Hundreds Of Apps Pulled From App Store For Collecting Users’ Personal Information

Hundreds of iOS applications have been banned from the App Store. This was as a result of reports sourced from analytics service SourceDNA, which brought about the revelation that a cluster of applications had been in the seeming hideous practice of extracting the personal identifiable information of users as well as email addresses which are related to their Apple IDs, devices and peripheral serial numbers, alongside a collection of apps installed on the phone of the victims. The applications which are referred to here has been making use of an SDK which was gotten from a Chinese advertising company with the name Youmi, the a latter which was getting access to the said private data of users by means of private APIs, the report found.

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Most of the developers had their location in China so, as such, this looks well to be to be an isolated event. Looking further, the bigger source of worry here is well connected to how long this activity has been occurring taking note of the fact that it had not come into notice prior to being detected by a third party.

Going by information from SourceDNA, Youmi had from the looks of things been carrying such ridiculous experiment as to the kind of information it could extract from users’ devices for some time now. For almost two years ago, for instance, the firm had commenced a call to mystify the frontmost (at present running) app’s name – which could be said to be a small test of what it could illegally smuggle into the App Store. And when it came to the reality that it could really smuggle this through Apple’s App Review process, Youmi at once started the use of same techniques to obfuscate and as well demand other data which well included advertising ID of users.

Access could be gotten to the ad ID for tracking ad clicks, but considering the fact that Youmi had been hideously sourcing it, possibly for several p other purposes, the report raises in speculation.

SourceDNA, which helps app developers improve their code and address security flaws, says it found what Youmi was up to when it was updating its Searchlight product to check for use of private APIs – something that should get developers’ apps banned from the App Store. Surprisingly, it actually found quite a few apps that had gotten through.

To add yo this, SourceDNA indicated that while Apple had been vigorously engaged in the process of locking down private APIs, this done so as to avoid the situation of apps getting information of the platform serial number in iOS 8, Youmi had made its way around this by enumerating peripheral devices, like the battery system. From there, it would then send those serial numbers as the hardware identifier.

SourceDNA, a company renowned for assisting app developers add to the quality of their code and make resolutions to troubling security flaws, announced it found what Youmi’s untidy skirmishes were about by the time it was updating its Searchlight product to look for the use of private APIs – something which if proven has the capacity to get developers’ apps banned from the App Store. Much to its surprise, it really discovered that just a handful of apps had scathed through.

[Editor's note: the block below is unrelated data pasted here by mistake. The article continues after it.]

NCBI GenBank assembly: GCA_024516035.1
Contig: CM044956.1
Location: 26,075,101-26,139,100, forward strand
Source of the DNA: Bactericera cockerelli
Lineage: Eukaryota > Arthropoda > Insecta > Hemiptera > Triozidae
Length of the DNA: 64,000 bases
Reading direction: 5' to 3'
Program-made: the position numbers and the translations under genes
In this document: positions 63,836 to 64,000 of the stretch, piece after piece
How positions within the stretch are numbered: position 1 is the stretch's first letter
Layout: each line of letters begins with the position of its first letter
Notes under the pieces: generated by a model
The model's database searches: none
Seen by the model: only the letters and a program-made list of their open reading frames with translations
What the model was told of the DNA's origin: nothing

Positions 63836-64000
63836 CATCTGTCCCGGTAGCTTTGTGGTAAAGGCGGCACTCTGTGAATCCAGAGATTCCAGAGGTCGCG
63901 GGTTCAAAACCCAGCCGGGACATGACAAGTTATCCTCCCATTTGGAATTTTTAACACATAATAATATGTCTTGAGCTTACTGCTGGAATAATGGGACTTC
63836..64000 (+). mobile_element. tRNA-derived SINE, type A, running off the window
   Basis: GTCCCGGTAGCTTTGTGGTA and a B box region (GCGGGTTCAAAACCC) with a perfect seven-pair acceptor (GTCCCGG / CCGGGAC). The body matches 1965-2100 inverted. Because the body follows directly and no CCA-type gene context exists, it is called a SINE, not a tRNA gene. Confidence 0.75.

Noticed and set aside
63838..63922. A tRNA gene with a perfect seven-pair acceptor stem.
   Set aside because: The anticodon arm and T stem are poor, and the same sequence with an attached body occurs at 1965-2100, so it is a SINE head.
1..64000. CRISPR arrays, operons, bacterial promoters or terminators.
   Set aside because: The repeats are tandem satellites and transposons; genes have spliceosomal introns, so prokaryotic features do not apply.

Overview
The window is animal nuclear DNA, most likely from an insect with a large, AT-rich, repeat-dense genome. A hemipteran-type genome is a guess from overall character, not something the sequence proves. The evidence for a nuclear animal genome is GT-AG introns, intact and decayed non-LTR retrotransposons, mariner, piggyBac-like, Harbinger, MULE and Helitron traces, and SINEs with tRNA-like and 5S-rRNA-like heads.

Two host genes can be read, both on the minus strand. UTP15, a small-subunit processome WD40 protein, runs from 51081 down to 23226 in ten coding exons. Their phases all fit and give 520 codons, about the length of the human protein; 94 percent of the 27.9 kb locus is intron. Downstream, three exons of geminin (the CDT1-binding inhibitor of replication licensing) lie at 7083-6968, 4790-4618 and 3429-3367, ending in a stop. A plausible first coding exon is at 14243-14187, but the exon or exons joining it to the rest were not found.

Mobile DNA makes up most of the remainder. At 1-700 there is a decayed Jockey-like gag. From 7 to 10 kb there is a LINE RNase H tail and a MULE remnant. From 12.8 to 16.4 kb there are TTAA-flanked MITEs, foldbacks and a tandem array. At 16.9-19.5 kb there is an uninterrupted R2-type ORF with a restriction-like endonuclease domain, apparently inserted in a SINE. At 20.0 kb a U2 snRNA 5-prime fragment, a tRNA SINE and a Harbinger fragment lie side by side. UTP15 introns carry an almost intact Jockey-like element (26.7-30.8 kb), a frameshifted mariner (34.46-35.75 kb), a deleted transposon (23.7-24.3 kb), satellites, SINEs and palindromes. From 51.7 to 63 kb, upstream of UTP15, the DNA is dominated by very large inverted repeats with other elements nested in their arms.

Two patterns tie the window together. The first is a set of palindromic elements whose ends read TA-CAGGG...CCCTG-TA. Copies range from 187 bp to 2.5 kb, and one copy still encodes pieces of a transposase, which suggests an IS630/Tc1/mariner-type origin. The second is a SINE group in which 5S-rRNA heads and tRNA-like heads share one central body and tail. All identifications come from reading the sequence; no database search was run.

Cumulatively , SourceDNA had gotten in touch with 256 apps with an estimate of a total of 1 million downloads which have been making use of a version of the Youmi SDK indicted of compromising privacy of users. On the other hand, the company also puts in that it is a realistic possibility that the developers themselves didn’t even notice what the SDK had been responsible for, as the Youmi’s server gets updated with data of users.

What is a larger reason to worry here is what could be derived from SourceDNA’s findings. The obfuscation technique used by Youmi is pretty easy to go about the company reveals, and the apps have so employed its use for am extended span of time. In fine details, SourceDNA’s founder Nate Lawson reveals to us this has had its occurrence spanning almost a year-and-a-half now!

“We’re concerned other published apps may be using different but related approaches to hide their malicious behavior,” a SourceDNA blog post states. “We’re continuing to add new features to our engine to discover anomalous behavior in app code and find out if this is the case.”

SourceDNA delivered its findings Apple, and Apple had made a consequent reply by giving the company a statement showing that the apps in question have been pulled out from App Store. Apple says it is partnering with developers who making use of Youmi’s SDK to possibly get their apps updated so that they correspond with Apple’s guidelines probably helping them them get restored to the App Store.

Apple’s official statement

“We’ve identified a group of apps that are using a third-party advertising SDK, developed by Youmi, a mobile advertising provider, that uses private APIs to gather private information, such as user email addresses and device identifiers, and route data to its company server. This is a violation of our security and privacy guidelines. The apps using Youmi’s SDK have been removed from the App Store and any new apps submitted to the App Store using this SDK will be rejected. We are working closely with developers to help them get updated versions of their apps that are safe for customers and in compliance with our guidelines back in the App Store quickly.”

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